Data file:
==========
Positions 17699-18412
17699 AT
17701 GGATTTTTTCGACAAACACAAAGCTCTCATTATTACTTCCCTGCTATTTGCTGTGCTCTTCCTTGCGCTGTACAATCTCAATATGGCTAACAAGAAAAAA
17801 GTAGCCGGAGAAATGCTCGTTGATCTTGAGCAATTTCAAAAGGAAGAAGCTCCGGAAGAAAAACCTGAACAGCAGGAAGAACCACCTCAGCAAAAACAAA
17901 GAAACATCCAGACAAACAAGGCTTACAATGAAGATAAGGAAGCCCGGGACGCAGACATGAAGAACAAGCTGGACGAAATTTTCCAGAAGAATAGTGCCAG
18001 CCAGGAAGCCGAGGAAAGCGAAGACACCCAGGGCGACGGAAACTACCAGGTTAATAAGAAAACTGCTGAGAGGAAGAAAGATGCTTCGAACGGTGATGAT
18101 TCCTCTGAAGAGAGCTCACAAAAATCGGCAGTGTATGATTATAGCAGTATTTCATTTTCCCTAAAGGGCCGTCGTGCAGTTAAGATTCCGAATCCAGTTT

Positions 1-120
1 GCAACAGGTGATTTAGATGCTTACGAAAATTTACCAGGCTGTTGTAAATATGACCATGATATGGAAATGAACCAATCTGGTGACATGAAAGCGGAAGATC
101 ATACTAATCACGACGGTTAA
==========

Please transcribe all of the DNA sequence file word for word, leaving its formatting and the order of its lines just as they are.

Positions 17699-18412
17699 AT
17701 GGATTTTTTCGACAAACACAAAGCTCTCATTATTACTTCCCTGCTATTTGCTGTGCTCTTCCTTGCGCTGTACAATCTCAATATGGCTAACAAGAAAAAA
17801 GTAGCCGGAGAAATGCTCGTTGATCTTGAGCAATTTCAAAAGGAAGAAGCTCCGGAAGAAAAACCTGAACAGCAGGAAGAACCACCTCAGCAAAAACAAA
17901 GAAACATCCAGACAAACAAGGCTTACAATGAAGATAAGGAAGCCCGGGACGCAGACATGAAGAACAAGCTGGACGAAATTTTCCAGAAGAATAGTGCCAG
18001 CCAGGAAGCCGAGGAAAGCGAAGACACCCAGGGCGACGGAAACTACCAGGTTAATAAGAAAACTGCTGAGAGGAAGAAAGATGCTTCGAACGGTGATGAT
18101 TCCTCTGAAGAGAGCTCACAAAAATCGGCAGTGTATGATTATAGCAGTATTTCATTTTCCCTAAAGGGCCGTCGTGCAGTTAAGATTCCGAATCCAGTTT

Positions 1-120
1 GCAACAGGTGATTTAGATGCTTACGAAAATTTACCAGGCTGTTGTAAATATGACCATGATATGGAAATGAACCAATCTGGTGACATGAAAGCGGAAGATC
101 ATACTAATCACGACGGTTAA